A recent study review conducted by Australian researchers points to a strong degree of overlap between diagnosable substance problems and mental health problems classified as mood disorders or anxiety disorders.
Statistically speaking, any given person affected by drug- or alcohol-related abuse or addiction has increased chances of developing certain mental health issues not directly related to substance use. In a study review published in May 2015 in the journal Drug and Alcohol Dependence, researchers from Australia’s University of Sydney and University of Western Sydney examined the degree of overlap between diagnosable drug or alcohol problems and the occurrence of mental health conditions classified as anxiety disorders or mood disorders. These researchers found a strong connection between certain substance problems and certain mood- and anxiety-related conditions.
Substance problems typically occur for one of two reasons. In some cases, an alcohol, drug or medication consumer begins a pattern of excessive or inappropriate intake based on a desire to feel heightened levels of a powerful form of pleasure called euphoria. In other cases, an alcohol, drug or medication consumer bases his or her pattern of excessive or inappropriate intake on a self-medication motive linked to a general desire to feel better or a more targeted desire to ease the effects of specific symptoms or conditions. Whatever the underlying motivation, an established pattern of substance misuse can seriously damage the ability to maintain a stable daily routine or experience a sense of well-being. This fact holds true whether an affected person develops a physical addiction to the substance in question or develops symptoms of non-addicted substance abuse. Under modern terms established by the American Psychiatric Association, both substance addiction and substance abuse belong to a single diagnostic entity called substance use disorder.
A mood disorder is any officially diagnosable mental health condition that qualifies as a depressive disorder or a bipolar disorder. The American Psychiatric Association (APA) recognizes eight depressive disorders: isolated or recurring major depression, persistent depressive disorder, disruptive mood dysregulation disorder, premenstrual dysphoric disorder, substance/medication-induced depressive disorder, “other” specified depressive disorder and unspecified depressive disorder. The seven bipolar disorders recognized by the APA are bipolar I disorder, bipolar II disorder, cyclothymic disorder, bipolar and related disorder due to another medical condition, substance/medication-induced bipolar and related disorder, “other” specified bipolar and related disorder, and unspecified bipolar and related disorder.
Anxiety disorders are APA-recognized mental health conditions centered on some form of life-impairing worry, fear or dread. Currently, there are 12 such conditions: panic attack, panic disorder, generalized anxiety disorder, agoraphobia, specific phobia, social anxiety disorder, selective mutism, separation anxiety disorder, anxiety disorder due to another medical condition, substance/medication-induced anxiety disorder, “other” specified anxiety disorder and unspecified anxiety disorder. Two well-known conditions once classified as anxiety disorders—obsessive-compulsive disorder (OCD) and post-traumatic stress disorder (PTSD)—now have their own separate diagnostic categories (respectively known as obsessive compulsive and related disorders and trauma- and stressor-related disorders).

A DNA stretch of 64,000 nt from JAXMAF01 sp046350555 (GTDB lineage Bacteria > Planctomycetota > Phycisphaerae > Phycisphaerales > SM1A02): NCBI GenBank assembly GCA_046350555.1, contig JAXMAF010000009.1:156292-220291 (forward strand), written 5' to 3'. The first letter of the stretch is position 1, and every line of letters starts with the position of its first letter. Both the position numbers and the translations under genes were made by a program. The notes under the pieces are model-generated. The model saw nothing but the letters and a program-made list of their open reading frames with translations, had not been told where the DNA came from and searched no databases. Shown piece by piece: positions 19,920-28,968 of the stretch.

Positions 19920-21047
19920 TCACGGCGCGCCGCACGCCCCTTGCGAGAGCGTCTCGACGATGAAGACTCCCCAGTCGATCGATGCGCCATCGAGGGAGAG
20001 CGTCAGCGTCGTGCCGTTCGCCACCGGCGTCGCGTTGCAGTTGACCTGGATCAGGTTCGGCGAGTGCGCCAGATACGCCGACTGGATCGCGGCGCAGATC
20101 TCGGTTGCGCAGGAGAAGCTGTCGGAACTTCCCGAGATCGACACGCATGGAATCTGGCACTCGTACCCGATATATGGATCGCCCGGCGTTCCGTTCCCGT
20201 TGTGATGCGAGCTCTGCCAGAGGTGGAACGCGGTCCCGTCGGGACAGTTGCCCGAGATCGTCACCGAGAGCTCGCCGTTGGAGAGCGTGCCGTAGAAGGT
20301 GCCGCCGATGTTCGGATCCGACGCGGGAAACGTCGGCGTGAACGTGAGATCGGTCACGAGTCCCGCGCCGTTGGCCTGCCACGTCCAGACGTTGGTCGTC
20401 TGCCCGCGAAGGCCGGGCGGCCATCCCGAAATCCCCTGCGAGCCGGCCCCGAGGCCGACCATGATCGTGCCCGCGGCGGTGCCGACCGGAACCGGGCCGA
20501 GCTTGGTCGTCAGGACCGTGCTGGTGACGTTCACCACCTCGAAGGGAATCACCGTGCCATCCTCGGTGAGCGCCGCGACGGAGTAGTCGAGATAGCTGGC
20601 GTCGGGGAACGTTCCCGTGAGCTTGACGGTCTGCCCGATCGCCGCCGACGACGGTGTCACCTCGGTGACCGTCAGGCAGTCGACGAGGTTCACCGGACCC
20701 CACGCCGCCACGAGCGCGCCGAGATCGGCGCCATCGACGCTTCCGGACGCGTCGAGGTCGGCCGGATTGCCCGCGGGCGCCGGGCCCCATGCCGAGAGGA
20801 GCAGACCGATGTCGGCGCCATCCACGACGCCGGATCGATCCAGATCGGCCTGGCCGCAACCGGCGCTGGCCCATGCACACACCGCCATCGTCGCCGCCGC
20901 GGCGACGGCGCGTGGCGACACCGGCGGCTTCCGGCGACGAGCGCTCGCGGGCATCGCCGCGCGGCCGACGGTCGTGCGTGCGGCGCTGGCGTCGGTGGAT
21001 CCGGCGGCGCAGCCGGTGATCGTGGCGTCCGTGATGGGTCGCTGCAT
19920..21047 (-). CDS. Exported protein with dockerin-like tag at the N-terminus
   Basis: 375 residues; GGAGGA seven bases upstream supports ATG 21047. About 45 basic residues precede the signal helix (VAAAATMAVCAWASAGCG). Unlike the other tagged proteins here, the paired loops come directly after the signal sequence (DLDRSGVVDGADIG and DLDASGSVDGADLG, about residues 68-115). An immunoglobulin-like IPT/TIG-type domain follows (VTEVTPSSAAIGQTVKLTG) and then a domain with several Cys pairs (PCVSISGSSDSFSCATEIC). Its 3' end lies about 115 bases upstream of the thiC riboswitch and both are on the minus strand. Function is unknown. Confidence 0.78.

Degree of Overlap
In the study review published in Drug and Alcohol Dependence, the researchers used an analysis of studies published in six major databases between 1990 and 2014 to help determine how often adults with substance use disorder also develop diagnosable cases of a depressive disorder, bipolar disorder or anxiety disorder. All told, the researchers identified 22 separate studies that provided real-world information on the chances of developing overlapping symptoms of substance use disorder and a mood disorder or an anxiety disorder in any given year or over the course of a lifetime.
After completing their analysis, the researchers concluded that the strongest area of overlap between substance use disorder and a mood or anxiety disorder is the connection between illicit drug-related abuse/addiction and major depression; individuals with this type of substance problem develop major depression almost four times more often than the general public. Other prominent areas of overlap between substance use disorder and a mood or anxiety disorder include the connection between illicit drug-related abuse/addiction and all forms of anxiety disorder (associated with an anxiety disorder risk almost three times higher than the general public), the connection between alcohol abuse/addiction and major depression (associated with a major depression risk roughly 140 percent higher than the rest of the population) and the connection between alcohol abuse/addiction and all forms of anxiety disorder (associated with an anxiety disorder risk roughly 111 percent higher than the rest of the population).